Last post, I talked about the idea of designing dungeons under constraints. I noted that designing dungeons using an in-world budget would be kind of a pain, but sleeping on it, ACKS does give us the tools to do that - there's the table of structural feature prices (shared with OSE), putting a 10x10 square of dungeon corridor at 500gp, and ACKS' heuristic that a character with n XP has earned about 80% of that from GP recovered, plus the section in Domains at War: Campaigns on using magic to assist construction projects. Though looking over the guidelines there, it seems like using magic for underground construction would be tricky - Transmute Rock to Mud carries a collapse risk, Move Earth only works on earth and not stone, and Wall of Stone is dispellable. Most of these spells only increase the construction rate of manual laborers, rather than contributing value directly. Honestly Disintegrate might be the choice here for carving out dungeon cubes - but if you have a wizard with Disintegrate, pricing dungeon corridors gets weird, because they're free in money but not free in time.
In any case, to conclude that tangent, magic construction techniques might not be that useful for dungeons, but we can still get a decent estimate on how much dungeon a wizard could build based on their lifetime earnings, at 80% of their earned XP in GP. Sadly this breaks down in ACKS specifically at high levels because of the domain XP threshold rule, where you can earn GP from your domains but don't get XP for it. Fortunately, wizards earn the vast majority of their domain XP from spending money on magic research projects, so for now I'm not going to worry about this.
Let's consider two edge cases: the newly-fledged 9th-level wizard, and the biggest, baggest archmage who ever archmaged, 14th level. 310k XP and 1.06 million XP, respectively, for lifetime earnings of 248 kGP and right around 800 kGP. Presumably some of that will probably have been spent on towers, libraries, workshops, henchmen, research projects, etc - 20-25% on a dungeon seems reasonable. Let's call it 50k GP dungeon budget for the newly-minted wizard and 200k for the archmage. What does that get you?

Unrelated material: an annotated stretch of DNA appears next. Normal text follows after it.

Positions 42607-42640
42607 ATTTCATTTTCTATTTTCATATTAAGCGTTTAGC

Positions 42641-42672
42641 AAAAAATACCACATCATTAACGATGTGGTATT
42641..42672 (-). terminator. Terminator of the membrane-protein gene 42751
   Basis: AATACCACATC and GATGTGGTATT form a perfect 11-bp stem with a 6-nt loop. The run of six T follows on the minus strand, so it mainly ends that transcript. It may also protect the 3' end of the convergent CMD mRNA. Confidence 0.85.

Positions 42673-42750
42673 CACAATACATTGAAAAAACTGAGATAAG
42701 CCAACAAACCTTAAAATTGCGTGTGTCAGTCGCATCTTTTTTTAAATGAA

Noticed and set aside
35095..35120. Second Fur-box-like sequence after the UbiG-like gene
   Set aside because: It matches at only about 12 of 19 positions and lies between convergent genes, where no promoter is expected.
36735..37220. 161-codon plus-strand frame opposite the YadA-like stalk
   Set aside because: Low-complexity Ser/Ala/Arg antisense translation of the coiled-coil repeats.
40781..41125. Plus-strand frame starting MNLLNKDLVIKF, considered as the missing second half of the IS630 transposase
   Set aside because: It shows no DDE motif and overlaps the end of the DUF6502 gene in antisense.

Well, at 500 gp per 10' cube, about 100 10' cubes for the wizard, assuming nothing else. A 30x30 room is 9 cubes, so that's about 11 such rooms assuming no hallways, maybe 10 if you leave some budget for hallways and doors and such. If 30% of dungeon rooms contain monsters, then we should expect about three monster rooms. Given typical % in lair chances, we might see one lair or we might not. Going down to 30x20 rooms as your standard size gets you 15-16 rooms instead with some slop for hallways, which is still about 5 monster rooms, one of which is a lair. So that is not a big dungeon.
And then in the archmage case, you're working with quadruple the budget, so something on the order of 40-60 rooms, with 13-20 monster rooms of which around 3-7 are lairs?
Huh. So I guess if you take "dungeons come from wizards" seriously, dungeons probably shouldn't be enormous, for any model of wizards where they're secretive rather than cooperative with other wizards. Which seems a bit obvious in retrospect, but it's interesting to see just how small is really reasonable.
At the very high end, where you have a max-XP archmage who has spent 75% of his lifetime earnings on dungeon-building rather than 25%, you triple that again, up to 120-180 rooms, 40-60 monsters rooms including 10-20 lairs.
Looking back over price lists, one amusing consequence I could see coming out of this is in stairwells - a 10' wide flight of wooden stairs costs 60gp, while a 10' wide flight of stone stairs costs 180gp. So a wizard cheaping out on stairs might use wood instead of stone, and that creates some amusing potential interactions with fire (and certain jelly-type monsters, I suppose). Hey, you're a pro, you can Levitate, right? Stairs are for chumps.